housework can lead to sharper memory: study finds housework can lead to sharper memory and better leg strength

LONDON: A new study has found that older people who do housework may have more precise memory, attention span, better leg strength and better fall protection.

The results of the study were published in the open access journal “BMJ Open”.


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The results were independent of other regular recreational and work physical activities and active transportation. Regular physical activity is good for maintaining optimal physical and mental health. And in older people, it reduces the risk of long-term ailments, falls, immobility, addiction and death.

Yet global surveillance data indicates that in 2016, physical activity was well below recommended weekly levels and had changed little in a decade, with people in high-income countries more than twice as likely to be couch potatoes than those in low-income countries.

Since household chores involve physical activity and are an indicator of the ability to live independently, the researchers wanted to determine whether household chores could contribute to healthy aging and strengthen the physical and mental capacities of older people. in a rich country.

They included 489 randomly selected adults, aged 21 to 90, with less than 5 underlying conditions and no cognitive problems. All of them lived independently in a large residential city in Singapore and were able to perform routine daily tasks.

The participants were divided into two age groups: 21-64 years (249 years; average age 44 years), classified as “younger”; and 65-90 year olds (240; mean age 75), classified as “older”.

Walking speed (gait) and sitting-standing speed from a chair (indicating leg strength and risk of falling) were used to assess physical ability. Validated tests have assessed mental agility (short and delayed memory, visuospatial ability, language and attention span) and physiological factors related to falls.

Participants were asked about the intensity and frequency of household chores they performed regularly, as well as the number of other types of physical activity they engaged in.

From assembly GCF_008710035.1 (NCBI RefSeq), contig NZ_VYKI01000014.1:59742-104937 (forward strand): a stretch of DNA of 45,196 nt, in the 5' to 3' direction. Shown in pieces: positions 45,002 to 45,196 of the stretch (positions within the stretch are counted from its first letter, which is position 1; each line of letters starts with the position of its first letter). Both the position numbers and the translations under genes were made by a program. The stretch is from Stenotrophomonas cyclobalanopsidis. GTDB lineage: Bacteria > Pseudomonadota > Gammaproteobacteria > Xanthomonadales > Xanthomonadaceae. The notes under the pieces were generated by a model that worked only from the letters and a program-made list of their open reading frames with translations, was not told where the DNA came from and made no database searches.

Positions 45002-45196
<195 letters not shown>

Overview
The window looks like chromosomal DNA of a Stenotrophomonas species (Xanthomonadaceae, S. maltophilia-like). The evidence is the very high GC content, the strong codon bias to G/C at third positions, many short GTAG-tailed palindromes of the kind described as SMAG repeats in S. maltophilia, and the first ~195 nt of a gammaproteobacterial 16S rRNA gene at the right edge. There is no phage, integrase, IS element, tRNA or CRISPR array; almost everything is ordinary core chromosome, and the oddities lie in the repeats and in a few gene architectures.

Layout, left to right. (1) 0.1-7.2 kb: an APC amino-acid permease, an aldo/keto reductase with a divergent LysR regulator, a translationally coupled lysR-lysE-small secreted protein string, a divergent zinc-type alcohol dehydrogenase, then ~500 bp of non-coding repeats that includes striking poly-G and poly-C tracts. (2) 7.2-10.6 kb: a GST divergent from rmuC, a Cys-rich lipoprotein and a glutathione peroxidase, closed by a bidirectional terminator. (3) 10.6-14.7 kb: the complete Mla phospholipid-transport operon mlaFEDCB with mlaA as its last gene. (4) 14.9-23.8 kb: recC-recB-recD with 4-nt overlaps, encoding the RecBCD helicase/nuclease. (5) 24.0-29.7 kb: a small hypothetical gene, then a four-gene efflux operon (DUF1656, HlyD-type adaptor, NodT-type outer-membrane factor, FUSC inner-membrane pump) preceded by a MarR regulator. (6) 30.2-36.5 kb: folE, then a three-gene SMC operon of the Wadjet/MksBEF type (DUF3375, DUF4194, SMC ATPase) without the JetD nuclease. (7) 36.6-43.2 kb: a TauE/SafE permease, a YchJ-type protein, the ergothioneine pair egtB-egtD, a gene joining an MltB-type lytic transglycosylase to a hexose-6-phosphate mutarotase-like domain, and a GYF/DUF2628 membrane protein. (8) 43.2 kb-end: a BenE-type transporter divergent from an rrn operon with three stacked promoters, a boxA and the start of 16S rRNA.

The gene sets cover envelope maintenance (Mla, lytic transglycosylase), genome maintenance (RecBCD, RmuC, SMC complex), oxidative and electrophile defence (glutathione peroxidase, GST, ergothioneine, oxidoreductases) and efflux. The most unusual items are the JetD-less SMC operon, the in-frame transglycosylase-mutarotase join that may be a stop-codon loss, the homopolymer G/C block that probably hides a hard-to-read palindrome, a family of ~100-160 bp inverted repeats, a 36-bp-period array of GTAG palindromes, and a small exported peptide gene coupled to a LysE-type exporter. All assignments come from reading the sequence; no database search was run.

Light housework included washing dishes, dusting, making the bed, washing, ironing, tidying up and cooking. Heavy housework was defined as cleaning windows, changing beds, vacuuming, mopping the floor and activities such as painting / decorating.

The intensity of housework was measured in metabolic task equivalent (MET). These are roughly equivalent to the amount of energy (calories) expended per minute of physical activity. Light housework received a MET of 2.5; heavy housework received a MET of 4.

Only about a third (36%; 90) of people in the younger age group and only about half (48%; 116) of those in the older age group achieved the physical activity quota recommended only by the recreational physical activity.

But almost two-thirds (61 percent, 152 younger and 66 percent, 159 older) achieved this goal exclusively through housework.

After adjusting for other types of regular physical activity, the results showed that housework was associated with sharper mental abilities and better physical ability. But only among the older age group.

Cognitive scores were 8% and 5% higher, respectively, in those who performed a high volume of light or heavy housework compared to those in the low volume groups.

And the intensity of housework was associated with specific cognitive domains. Specifically, heavy housework was associated with a 14% higher attention score, while light housework was associated with 12% and 8% higher short and delayed memory scores, respectively.

Likewise, sit-to-stand time and balance / coordination scores were 8% and 23% faster, respectively, in the high volume group than in the low volume group.

The youngest had on average five more years of schooling than their older counterparts. And since education level is positively associated with baseline mental agility and slower cognitive decline, this could explain the observed differences in the impact of housework between the two age groups, the researchers explained.

This is an observational study and as such cannot establish the cause, they caution, adding that the study relied on subjective reports of physical activity levels and volume and volume. the intensity of household chores.

But they point to previous research indicating a link between aerobic exercise and improved cognitive function, so the sharper mental agility associated with housework could occur through similar mechanisms, they suggested.

They added, “These results collectively suggest that the higher cognitive, physical and sensorimotor functions associated with heavy household chores may be plausibly associated with a lower physiological risk of fall in older people living in the community.”

They concluded: “Incorporating (physical activity) into daily lifestyle through household chores (ie household chores) has the potential to increase (physical activity), which is positively associated with functional health, particularly in older people living in the community. ”

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